Example 2: Jerry’s parents, Bob and Sue, initially felt bad for Jerry. He entered the job market at a tough time three years ago; at first, it seemed that he was trying hard to do well and working long hours – they love their son, and they wanted to help him.
Lately, however, Jerry’s behavior seems flippant and childish. Bob and Sue feel very disrespected but also very embarrassed. They have worked so hard to be able to give so much, and they no longer want to support Jerry.
They believe that Jerry should take more responsibility for himself and face the consequences of his own actions, but they have no idea how to stop what they feel they are at least partially responsible for starting.
This is not to say that all financial support constitutes financial enabling. Many clients of traditional financial planners have the financial ability to give without necessarily impacting their own financial goals. And their friends and family members who receive their gifts may understand that it is a one-time thing, being done out of kindness.
Furthermore, the gift may do nothing to impede the person’s financial development. Even if the relationship between the giver and the receiver is ongoing, for instance, a generous monthly stipend that is given to a child simply because the family has the wealth to share, the main thing is that it is not necessarily enabling if the behavior does not limit the dependent person’s development. The dependent person may still choose meaningful work and may live within their means, even though they receive their monthly check.
The tricky thing about financial enabling, though, is that ‘healthy’ giving, or what may have initially been temporary giving, can easily become unhealthy. For example, caregiving might start out innocently enough and spin out of control – the client helps once, and now the requests for help may become more frequent.
Example 3: Bob has an elderly aunt who was very close to Bob’s mother. Bob’s mother passed away six months ago, though, and since then, Bob has felt responsible for caring for his aunt.
After his mother died, Bob visited his aunt a few times a month and helped pay for extras here and there. Lately, however, Bob’s aunt has been requesting more time and more financial help from Bob.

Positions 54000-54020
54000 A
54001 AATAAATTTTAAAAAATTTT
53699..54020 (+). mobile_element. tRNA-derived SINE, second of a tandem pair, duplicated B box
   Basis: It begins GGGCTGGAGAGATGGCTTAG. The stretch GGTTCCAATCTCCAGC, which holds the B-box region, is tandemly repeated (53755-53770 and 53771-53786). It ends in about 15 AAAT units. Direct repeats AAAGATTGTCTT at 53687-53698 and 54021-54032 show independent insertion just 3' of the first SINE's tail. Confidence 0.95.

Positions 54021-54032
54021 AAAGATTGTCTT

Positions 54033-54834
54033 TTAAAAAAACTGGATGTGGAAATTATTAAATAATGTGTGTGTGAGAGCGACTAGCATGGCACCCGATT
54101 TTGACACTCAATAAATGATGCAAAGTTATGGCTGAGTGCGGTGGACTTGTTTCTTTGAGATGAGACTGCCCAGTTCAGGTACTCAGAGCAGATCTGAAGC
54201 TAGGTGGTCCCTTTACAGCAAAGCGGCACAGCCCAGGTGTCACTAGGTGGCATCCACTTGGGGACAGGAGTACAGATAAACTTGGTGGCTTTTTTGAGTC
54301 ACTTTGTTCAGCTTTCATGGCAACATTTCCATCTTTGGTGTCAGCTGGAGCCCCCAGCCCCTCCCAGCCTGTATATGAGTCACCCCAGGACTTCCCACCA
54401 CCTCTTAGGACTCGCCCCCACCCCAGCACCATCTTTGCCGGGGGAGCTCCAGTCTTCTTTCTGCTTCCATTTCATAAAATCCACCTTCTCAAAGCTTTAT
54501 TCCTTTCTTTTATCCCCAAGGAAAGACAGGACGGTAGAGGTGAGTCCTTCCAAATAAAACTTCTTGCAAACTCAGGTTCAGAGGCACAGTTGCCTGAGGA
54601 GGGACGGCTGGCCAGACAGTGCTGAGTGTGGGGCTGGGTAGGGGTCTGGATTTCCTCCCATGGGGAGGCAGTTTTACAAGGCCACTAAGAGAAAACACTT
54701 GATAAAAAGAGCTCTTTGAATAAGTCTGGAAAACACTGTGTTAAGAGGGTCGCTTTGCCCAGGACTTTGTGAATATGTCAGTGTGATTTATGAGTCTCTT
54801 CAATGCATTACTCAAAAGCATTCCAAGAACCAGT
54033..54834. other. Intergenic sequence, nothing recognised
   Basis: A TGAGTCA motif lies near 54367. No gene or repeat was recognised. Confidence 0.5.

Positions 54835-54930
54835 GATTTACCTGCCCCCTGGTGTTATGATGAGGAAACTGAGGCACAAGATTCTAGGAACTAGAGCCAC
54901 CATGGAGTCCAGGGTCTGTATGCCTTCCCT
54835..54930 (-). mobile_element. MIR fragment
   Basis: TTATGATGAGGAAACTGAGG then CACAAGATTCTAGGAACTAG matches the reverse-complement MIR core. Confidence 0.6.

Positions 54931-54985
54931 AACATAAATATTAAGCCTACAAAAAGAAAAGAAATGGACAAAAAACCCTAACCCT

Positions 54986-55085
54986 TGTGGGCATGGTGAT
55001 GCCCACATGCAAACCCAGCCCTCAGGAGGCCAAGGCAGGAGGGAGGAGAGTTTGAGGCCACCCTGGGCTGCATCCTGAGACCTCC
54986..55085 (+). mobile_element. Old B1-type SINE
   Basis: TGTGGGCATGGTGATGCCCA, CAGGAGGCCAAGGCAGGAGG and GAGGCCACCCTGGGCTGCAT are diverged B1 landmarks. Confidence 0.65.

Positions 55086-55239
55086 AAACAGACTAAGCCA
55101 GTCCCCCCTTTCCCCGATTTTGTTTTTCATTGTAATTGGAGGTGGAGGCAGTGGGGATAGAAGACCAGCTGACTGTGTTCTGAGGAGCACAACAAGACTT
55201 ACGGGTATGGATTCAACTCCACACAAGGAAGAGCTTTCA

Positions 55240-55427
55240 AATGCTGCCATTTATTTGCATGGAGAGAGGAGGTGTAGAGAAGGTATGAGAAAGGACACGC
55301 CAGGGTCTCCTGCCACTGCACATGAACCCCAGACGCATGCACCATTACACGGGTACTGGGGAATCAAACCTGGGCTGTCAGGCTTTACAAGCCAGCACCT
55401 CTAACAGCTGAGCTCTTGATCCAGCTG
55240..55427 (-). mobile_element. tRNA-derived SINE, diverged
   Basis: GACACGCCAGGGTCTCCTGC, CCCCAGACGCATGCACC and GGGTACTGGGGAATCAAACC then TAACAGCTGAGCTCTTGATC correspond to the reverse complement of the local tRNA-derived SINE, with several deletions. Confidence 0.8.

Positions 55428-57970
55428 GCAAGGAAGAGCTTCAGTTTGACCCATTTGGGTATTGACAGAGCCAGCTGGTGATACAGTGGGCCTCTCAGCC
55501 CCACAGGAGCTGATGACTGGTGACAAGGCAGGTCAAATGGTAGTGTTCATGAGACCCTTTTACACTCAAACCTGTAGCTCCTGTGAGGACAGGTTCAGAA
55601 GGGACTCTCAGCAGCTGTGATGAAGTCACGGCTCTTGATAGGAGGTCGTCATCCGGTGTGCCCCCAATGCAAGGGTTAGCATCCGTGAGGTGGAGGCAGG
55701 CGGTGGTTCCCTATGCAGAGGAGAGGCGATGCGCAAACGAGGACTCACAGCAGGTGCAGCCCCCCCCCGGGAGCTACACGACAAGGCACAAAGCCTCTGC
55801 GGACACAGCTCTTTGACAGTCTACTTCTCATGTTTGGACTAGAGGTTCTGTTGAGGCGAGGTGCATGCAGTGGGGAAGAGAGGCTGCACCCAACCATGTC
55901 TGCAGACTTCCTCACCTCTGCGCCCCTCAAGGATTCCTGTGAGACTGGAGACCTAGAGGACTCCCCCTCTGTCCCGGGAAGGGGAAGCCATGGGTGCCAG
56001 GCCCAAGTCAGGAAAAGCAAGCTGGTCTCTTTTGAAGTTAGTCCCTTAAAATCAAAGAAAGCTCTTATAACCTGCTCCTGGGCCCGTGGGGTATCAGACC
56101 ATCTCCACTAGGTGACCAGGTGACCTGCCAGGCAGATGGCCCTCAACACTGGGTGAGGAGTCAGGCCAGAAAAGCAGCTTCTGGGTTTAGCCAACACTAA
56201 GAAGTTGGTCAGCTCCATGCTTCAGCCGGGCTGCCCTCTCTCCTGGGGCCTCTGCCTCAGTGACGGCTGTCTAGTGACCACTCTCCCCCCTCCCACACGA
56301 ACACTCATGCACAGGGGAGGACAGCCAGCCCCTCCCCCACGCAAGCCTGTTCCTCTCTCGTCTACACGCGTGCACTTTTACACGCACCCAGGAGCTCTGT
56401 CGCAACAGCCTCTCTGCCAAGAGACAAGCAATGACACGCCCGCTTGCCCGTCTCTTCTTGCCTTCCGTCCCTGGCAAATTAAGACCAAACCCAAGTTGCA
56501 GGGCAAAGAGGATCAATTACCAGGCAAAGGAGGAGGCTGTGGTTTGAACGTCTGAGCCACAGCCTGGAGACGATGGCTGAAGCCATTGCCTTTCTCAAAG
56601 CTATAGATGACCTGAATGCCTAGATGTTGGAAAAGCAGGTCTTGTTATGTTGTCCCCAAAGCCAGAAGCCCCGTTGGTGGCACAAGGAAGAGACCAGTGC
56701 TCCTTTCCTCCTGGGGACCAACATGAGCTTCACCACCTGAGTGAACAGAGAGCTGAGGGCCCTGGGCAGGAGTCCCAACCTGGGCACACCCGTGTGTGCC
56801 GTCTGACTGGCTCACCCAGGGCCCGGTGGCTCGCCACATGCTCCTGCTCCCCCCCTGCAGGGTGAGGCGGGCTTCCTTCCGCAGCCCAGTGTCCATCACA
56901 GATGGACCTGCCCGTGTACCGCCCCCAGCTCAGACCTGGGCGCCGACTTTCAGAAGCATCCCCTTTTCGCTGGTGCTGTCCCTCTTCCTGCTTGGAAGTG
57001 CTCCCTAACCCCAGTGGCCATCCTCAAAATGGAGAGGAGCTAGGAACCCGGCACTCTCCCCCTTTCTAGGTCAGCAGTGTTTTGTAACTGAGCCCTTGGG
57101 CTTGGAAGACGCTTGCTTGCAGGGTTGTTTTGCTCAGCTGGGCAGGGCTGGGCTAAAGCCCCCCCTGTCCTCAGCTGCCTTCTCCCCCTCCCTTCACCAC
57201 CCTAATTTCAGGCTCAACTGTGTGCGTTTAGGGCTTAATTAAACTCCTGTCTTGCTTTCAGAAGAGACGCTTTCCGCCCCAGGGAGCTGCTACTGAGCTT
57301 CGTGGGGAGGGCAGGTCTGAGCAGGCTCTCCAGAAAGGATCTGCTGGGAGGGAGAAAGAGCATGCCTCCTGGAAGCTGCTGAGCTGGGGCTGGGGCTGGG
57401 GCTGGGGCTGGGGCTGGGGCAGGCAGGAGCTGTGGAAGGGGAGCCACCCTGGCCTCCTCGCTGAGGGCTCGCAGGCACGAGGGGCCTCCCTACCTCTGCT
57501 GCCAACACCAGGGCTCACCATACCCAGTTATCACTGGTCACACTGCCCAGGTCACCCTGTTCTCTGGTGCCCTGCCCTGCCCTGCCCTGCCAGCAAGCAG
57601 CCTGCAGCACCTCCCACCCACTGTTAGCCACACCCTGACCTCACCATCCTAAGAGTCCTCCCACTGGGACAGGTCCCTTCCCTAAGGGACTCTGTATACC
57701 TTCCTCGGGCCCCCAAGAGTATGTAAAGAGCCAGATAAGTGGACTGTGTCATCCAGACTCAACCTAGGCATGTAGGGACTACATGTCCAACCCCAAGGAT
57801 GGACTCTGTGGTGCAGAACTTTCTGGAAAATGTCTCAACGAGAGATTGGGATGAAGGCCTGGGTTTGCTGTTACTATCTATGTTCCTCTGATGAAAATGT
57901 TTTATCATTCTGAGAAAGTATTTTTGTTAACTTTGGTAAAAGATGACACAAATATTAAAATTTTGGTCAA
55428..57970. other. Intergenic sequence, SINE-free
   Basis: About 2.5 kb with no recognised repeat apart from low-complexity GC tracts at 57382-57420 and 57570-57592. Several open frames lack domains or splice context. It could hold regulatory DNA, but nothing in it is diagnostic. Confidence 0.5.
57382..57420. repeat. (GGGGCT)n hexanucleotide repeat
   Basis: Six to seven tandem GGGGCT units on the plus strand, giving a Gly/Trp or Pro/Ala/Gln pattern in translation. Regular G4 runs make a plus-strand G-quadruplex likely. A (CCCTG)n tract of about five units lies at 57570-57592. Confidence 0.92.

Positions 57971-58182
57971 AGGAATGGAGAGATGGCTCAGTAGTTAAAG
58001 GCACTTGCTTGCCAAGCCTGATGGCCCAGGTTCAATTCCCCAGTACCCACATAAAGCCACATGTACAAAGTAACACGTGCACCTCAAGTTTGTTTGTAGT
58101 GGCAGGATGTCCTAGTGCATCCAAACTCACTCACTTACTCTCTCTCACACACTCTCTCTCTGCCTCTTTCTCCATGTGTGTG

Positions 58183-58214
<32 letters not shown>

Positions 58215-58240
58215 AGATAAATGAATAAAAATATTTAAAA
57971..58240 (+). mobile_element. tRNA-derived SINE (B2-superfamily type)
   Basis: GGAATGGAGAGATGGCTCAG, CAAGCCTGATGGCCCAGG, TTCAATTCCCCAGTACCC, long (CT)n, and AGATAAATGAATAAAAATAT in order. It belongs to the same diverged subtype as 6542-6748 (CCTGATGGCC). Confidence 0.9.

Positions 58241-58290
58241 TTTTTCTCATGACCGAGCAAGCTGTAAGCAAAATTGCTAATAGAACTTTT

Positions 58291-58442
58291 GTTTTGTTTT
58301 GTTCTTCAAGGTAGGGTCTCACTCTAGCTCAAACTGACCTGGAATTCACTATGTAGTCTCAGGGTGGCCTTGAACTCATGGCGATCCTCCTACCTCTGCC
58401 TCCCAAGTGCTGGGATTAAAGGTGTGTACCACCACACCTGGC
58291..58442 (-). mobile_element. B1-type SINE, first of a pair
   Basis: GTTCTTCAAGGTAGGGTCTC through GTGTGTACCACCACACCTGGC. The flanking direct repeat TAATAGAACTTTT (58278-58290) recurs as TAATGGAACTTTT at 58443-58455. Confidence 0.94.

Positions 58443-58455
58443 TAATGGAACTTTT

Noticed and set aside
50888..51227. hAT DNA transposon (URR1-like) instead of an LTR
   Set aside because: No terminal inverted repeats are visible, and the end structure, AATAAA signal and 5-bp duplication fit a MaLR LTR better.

Bob loves his aunt but is not actually able to spend more time with her, nor is he able to increase his financial support.
The emotional and financial burdens are weighing him down, but he doesn’t know how to tell his aunt.
These same issues, as illustrated in Examples 1 and 2 above, can arise when helping an adult child. The help might start off innocently enough by parents who just want to help out their kids (e.g., assisting with rent after college), but then the dependency grows – perhaps the child chooses not to get a job, relying on their parents to continue to pay for rent, groceries, car payments, and other living expenses as time goes on.
While simply setting a boundary may not be the cure-all to avoid financial enabling altogether (especially if there is no follow-through associated with the boundary in place), the act of boundary-setting itself may still be better than having no boundary at all.
Boundaries help individuals be intentional, and they help those they relate with to recognize that there will be some limits (hopefully encouraging them to respect those limits), which again may ward off unhealthy behaviors, such as the unhealthy and enabling giving-and-receiving cycle in the previous example, that can eventually be abused.
The Difficulty Of Setting Boundaries To Mitigate Financial Enabling (And Providing Structure For Clients To Set Their Own Boundaries)
While the desire to set boundaries may seem straightforward, the important point is that creating good boundaries with the right limits and consequences – and enforcing them – is difficult.
Most people may believe they know what boundaries are, but the fact is that boundaries are frequently misunderstood, and not knowing what makes a well-structured boundary is completely normal. Accordingly, discussions about boundaries and boundary-making can be easier if the fact that they are difficult to make, and even to fully understand, is normalized for clients.
Furthermore, clients may not think about setting boundaries at all in the first place, and even if they do, the boundaries they are considering may lack one or more of the three elements that make for a true boundary. Accordingly, this poses an opportunity for advisors to incorporate ‘boundary-building’ into their work with clients.
The following options are some potential strategies to begin these conversations:
Option 1: Clients Do Boundary Work On Their Own
With this option, the financial advisor introduces the idea of boundaries any time a client mentions giving, and has a few books on boundaries in their office for clients to borrow (or keep) should the client want to spend time contemplating how to frame their own boundaries around giving.